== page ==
Regulatory T cell dysfunction in lipocalin 2 knockout mice exacerbates serum-induced arthritis (P1326)
Lipocalin 2 (Lcn2), a 25KDa innate immune protein, known to be dramatically up regulated in various inflammatory disorders including antibody-mediated arthritis, yet its biological role remains unclear. More recently our studies have suggested that the regulation might be necessary for the initiation and further resolution of inflammatory process. However, the exact mechanism involved in this process is still unknown. In this study, we report that Lcn2 is up regulated up to 5 fold during the course of serum-induced arthritis (SIA) in wild type (WT) mice. Likewise, Lcn2KO mice suffered a severe arthritic disease with elevated systemic proinflammatory cytokines as compared to their WT littermates. Immunological analysis revealed a considerable increase in granulocytic population (Gr1+, CD11b+, CD11c+), and a significant decrease (4.2 fold) in regulatory T cell (CD4+, CD25+ and FoxP3+) population in Lcn2KO arthritic mice as compared to their WT littermates. Accordingly, Lcn2KO mice exhibited a defect in T cell proliferation as compared to their WT counterparts, suggesting a novel role for Lcn2 in splenocyte proliferation and T-reg expansion. Collectively, our data suggests a crucial role of Lcn2 in resolution of arthritic inflammation via T-reg expansion, making it a promising target in designing better therapeutic strategies for the treatment of rheumatoid arthritis.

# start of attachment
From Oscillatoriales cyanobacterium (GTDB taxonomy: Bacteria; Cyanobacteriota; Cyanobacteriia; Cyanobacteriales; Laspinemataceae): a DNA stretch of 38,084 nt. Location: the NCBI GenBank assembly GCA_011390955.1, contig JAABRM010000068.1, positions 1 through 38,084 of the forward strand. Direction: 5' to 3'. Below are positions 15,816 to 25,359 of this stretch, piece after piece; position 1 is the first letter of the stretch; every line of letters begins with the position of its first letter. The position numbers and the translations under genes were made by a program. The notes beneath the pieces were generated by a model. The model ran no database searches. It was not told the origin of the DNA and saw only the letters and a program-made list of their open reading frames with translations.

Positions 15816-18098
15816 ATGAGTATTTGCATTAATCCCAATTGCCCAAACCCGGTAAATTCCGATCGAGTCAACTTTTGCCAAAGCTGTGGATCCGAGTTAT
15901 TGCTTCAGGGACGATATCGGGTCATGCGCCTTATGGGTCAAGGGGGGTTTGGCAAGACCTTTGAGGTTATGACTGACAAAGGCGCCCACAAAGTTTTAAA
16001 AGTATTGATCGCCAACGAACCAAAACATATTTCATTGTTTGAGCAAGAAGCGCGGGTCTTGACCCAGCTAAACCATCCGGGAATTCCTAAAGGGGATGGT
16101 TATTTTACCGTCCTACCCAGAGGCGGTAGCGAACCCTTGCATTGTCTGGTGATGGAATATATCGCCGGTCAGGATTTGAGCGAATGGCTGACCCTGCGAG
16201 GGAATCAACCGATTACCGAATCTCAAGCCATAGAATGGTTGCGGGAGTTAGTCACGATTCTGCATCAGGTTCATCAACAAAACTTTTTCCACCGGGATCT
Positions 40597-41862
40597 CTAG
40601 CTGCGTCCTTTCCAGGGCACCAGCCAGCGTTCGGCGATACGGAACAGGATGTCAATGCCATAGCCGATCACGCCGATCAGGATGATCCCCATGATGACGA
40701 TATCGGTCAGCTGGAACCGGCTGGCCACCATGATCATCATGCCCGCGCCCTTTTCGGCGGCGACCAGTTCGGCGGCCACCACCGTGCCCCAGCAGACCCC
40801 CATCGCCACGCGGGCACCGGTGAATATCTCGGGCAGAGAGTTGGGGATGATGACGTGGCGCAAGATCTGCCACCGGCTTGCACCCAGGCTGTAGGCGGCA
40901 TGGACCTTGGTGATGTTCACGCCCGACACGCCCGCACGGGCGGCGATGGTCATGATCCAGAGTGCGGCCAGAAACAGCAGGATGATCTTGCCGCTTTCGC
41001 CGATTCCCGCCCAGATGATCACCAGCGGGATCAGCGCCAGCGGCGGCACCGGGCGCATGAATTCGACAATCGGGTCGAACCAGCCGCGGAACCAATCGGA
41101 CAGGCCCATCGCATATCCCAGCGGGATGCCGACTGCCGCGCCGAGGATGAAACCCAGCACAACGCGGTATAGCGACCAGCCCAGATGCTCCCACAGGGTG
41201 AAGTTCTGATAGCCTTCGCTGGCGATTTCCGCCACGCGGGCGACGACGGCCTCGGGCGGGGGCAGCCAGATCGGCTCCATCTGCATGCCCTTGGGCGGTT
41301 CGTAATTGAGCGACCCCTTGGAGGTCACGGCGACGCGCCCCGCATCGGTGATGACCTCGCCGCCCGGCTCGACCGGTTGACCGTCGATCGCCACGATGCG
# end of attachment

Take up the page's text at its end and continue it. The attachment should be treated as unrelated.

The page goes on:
Journal of Immunology
Shashidharamurthy, Rangaiah; Bozeman, Erica; Aitken, Jesse; Selvaraj, Periasamy; and Vijay-Kumar, Matam, "Regulatory T cell dysfunction in lipocalin 2 knockout mice exacerbates serum-induced arthritis (P1326)" (2013). PCOM Scholarly Papers. 557.
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